The costs constituting the lien may be recovered in an action in rem in the United States district court for the district in which the removal or remedial action is occurring or has occurred. Nothing in this subsection shall affect the right of the United States to bring an action against any person to recover all costs and damages for which such person is liable under subsection (a) of this section.
All costs and damages for which the owner or operator of a vessel is liable under subsection (a)(1) with respect to a release or threatened release from such vessel shall constitute a maritime lien in favor of the United States on such vessel. Such costs may be recovered in an action in rem in the district court of the United States for the district in which the vessel may be found. Nothing in this subsection shall affect the right of the United States to bring an action against the owner or operator of such vessel in any court of competent jurisdiction to recover such costs.
A determination by the President under paragraph (2)(A) shall not be subject to judicial review.
In the case of a contribution action, with respect to response costs at a facility on the National Priorities List, brought by a party, other than a Federal, State, or local government, under this chapter, the burden of proof shall be on the party bringing the action to demonstrate that the conditions described in paragraph (1)(A) and (B) of this subsection are not met.
A determination by the President under paragraph (2) shall not be subject to judicial review.
Examples of municipal solid waste under subparagraph (A) include food and yard waste, paper, clothing, appliances, consumer product packaging, disposable diapers, office supplies, cosmetics, glass and metal food containers, elementary or secondary school science laboratory waste, and household hazardous waste.
A nongovernmental entity that commences, after January 11, 2002, a contribution action under this chapter shall be liable to the defendant for all reasonable costs of defending the action, including all reasonable attorney’s fees and expert witness fees, if the defendant is not liable for contribution based on an exemption under this subsection or subsection (o).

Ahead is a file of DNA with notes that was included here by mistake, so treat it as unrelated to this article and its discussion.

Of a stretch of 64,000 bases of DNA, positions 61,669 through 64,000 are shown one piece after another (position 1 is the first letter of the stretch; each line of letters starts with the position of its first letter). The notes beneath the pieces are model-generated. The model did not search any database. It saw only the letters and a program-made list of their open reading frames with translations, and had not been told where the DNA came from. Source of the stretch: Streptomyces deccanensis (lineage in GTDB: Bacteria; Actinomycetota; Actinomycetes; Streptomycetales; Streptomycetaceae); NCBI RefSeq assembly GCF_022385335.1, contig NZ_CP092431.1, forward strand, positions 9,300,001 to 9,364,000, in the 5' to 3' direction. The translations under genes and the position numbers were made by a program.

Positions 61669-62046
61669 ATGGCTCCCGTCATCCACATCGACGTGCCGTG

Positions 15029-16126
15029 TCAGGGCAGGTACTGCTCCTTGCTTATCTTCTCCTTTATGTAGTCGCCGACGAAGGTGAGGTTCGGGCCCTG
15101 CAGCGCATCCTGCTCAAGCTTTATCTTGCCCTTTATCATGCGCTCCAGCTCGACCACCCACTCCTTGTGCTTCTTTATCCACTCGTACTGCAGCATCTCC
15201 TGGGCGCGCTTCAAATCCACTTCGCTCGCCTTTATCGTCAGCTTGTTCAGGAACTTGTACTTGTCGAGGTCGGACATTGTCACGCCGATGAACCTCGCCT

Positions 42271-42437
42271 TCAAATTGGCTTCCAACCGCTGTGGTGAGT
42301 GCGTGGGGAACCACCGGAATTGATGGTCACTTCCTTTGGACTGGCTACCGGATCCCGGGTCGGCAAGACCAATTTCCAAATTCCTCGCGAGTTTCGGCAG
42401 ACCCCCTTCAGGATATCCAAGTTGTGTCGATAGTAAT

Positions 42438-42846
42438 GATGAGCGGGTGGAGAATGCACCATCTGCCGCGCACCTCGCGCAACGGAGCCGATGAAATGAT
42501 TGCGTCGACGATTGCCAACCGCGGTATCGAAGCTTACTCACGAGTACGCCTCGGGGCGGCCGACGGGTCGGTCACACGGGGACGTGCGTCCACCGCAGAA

Any person that does not qualify as a person described in this paragraph because the person had, or had reason to have, knowledge specified in subparagraph (A)(viii) at the time of acquisition of the real property may qualify as a bona fide prospective purchaser under section 9601(40) of this title if the person is otherwise described in that section.
With respect to a hazardous substance from one or more sources that are not on the property of a person that is a contiguous property owner that enters ground water beneath the property of the person solely as a result of subsurface migration in an aquifer, subparagraph (A)(iii) shall not require the person to conduct ground water investigations or to install ground water remediation systems, except in accordance with the policy of the Environmental Protection Agency concerning owners of property containing contaminated aquifers, dated May 24, 1995.
Notwithstanding subsection (a)(1), a bona fide prospective purchaser whose potential liability for a release or threatened release is based solely on the bona fide prospective purchaser being considered to be an owner or operator of a facility shall not be liable as long as the bona fide prospective purchaser does not impede the performance of a response action or natural resource restoration.
If there are unrecovered response costs incurred by the United States at a facility for which an owner of the facility is not liable by reason of paragraph (1), and if each of the conditions described in paragraph (3) is met, the United States shall have a lien on the facility, or may by agreement with the owner, obtain from the owner a lien on any other property or other assurance of payment satisfactory to the Administrator, for the unrecovered response costs.